Northern Ireland’s homelessness strategy

rough-sleepersThe Homelessness Strategy has four strategic objectives which the Department for Social Development, the Housing Executive, other relevant housing providers and the community and voluntary sector must implement by 2017. These are:

  • to place homelessness prevention at the forefront of service delivery;
  • reduce the length of time that households and individuals experience homelessness by improving access to affordable housing;
  • remove the need to sleep rough; and
  • improve services to vulnerable homeless households and individuals.

Amid concern that the economic downturn will force more families onto the streets or onto friends’ sofas, the strategy, published by the Housing Executive, explains that 10,443 households were classified as being homeless (1.47 per cent of all households) in 2010-2011. This is up from 8,934 households in 2009-2010. The most common reason (for 2,644 households) was that the accommodation was ‘not reasonable’ (e.g. elderly people who cannot manoeuvre around their home).

This was followed by family or sharing breakdowns (1,995) and the loss of rented accommodation (1,200).

The strategy points out that the nature of the homeless population has changed, including ex-offenders, young people, older people, those leaving care and migrant workers, rather than predominantly single men.  Increasing numbers have mental health and addiction problems and other complex needs and require intensive support.

Homelessness due to intimidation has decreased from 447 in 2004-2005 to 361 in 2010-2011, a “reflection on the progress that has been made at a political level in Northern Ireland,” the strategy claims.

There are three categories of homelessness in the province:

  • transitional homelessness i.e. those who enter the process and are promptly assessed and rehoused and do not return;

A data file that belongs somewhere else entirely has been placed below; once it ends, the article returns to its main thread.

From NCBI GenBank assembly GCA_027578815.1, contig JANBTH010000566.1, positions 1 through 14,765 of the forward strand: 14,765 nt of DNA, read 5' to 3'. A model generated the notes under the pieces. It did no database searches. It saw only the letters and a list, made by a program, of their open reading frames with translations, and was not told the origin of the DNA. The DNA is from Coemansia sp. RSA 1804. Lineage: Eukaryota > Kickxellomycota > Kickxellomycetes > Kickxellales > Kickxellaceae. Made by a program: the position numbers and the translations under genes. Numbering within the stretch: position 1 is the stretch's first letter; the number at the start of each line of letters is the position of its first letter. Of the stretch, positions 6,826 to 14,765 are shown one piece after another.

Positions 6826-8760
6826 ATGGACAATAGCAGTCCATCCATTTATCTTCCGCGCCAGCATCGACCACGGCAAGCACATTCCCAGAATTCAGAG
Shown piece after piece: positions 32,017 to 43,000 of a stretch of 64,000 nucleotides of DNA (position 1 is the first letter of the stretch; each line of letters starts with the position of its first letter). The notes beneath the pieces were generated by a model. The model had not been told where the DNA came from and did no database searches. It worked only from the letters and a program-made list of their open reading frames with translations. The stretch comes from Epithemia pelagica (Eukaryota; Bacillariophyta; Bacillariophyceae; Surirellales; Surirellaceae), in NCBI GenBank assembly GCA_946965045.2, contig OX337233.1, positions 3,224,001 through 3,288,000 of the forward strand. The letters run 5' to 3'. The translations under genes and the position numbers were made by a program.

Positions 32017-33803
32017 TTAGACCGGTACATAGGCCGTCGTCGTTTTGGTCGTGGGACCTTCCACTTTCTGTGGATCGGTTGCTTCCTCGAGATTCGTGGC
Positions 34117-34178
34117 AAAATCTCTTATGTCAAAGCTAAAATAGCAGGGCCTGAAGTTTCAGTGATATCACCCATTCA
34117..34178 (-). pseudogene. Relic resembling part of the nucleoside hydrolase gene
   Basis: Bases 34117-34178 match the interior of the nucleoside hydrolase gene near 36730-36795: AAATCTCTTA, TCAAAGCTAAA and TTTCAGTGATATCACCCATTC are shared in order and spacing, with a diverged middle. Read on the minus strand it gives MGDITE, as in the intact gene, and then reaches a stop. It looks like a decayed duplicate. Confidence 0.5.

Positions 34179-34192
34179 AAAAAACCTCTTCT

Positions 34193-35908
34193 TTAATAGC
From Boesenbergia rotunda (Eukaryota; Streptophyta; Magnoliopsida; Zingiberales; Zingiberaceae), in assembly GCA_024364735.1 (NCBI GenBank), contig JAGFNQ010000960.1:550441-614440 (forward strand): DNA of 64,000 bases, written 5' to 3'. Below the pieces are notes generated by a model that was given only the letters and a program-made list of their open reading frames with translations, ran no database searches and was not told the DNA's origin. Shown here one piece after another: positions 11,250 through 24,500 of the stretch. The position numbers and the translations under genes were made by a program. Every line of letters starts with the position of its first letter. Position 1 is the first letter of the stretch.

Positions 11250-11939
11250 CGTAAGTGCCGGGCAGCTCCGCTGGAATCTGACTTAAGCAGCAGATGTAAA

• episodic (or repeat) homelessness, brought about by changes in circumstances or events; and
  • chronic homelessness i.e. long-term users of emergency services, particularly rough sleepers (mainly street drinkers in Belfast and Derry).

The strategy’s aims include ensuring that health and social services will provide holistic assessment services outside Belfast by 2014-2015. Tenancy support assessments will be introduced by 2013-2014 to help Housing Executive tenants sustain their tenancies. Family mediation and intervention programmes will be examined (from 2012-2015) as a means to help young people sustain Housing Executive tenancies.

A review of the current temporary housing portfolio (i.e. 20 Housing Executive hostels, 70 voluntary sector hostels and access to over 800 private single-let properties) will be completed by 2014-2015, examining its strategic relevance, financial viability and access criteria. The average length of time in temporary accommodation should be reduced from 46 weeks to 40 weeks over the lifetime of the strategy.

To help alleviate the worst effects of the welfare reforms, the Northern Ireland Executive should consider increasing the funding for discretionary housing payment and other funding streams similar to Great Britain, to be targeted at those struggling to meet their rental obligations and who are facing eviction by their landlords.

Existing services and information sharing arrangements on the needs of those with alcohol addictions will be completed by 2013-2014 and a new Belfast rough sleepers strategy will be available by 2014-2015.

Vulnerable households are to be helped by ensuring that victims of domestic violence can stay in their homes.  Stable housing arrangements and effective monitoring should be in place in order to minimise the risks posed by sexual and violent offenders (by 2015-2016).

The need for a bespoke accommodation facility for women offenders will be researched in the next year and the specific housing needs of migrant workers identified by 2013-2014. The extent of rural homelessness will also be examined.

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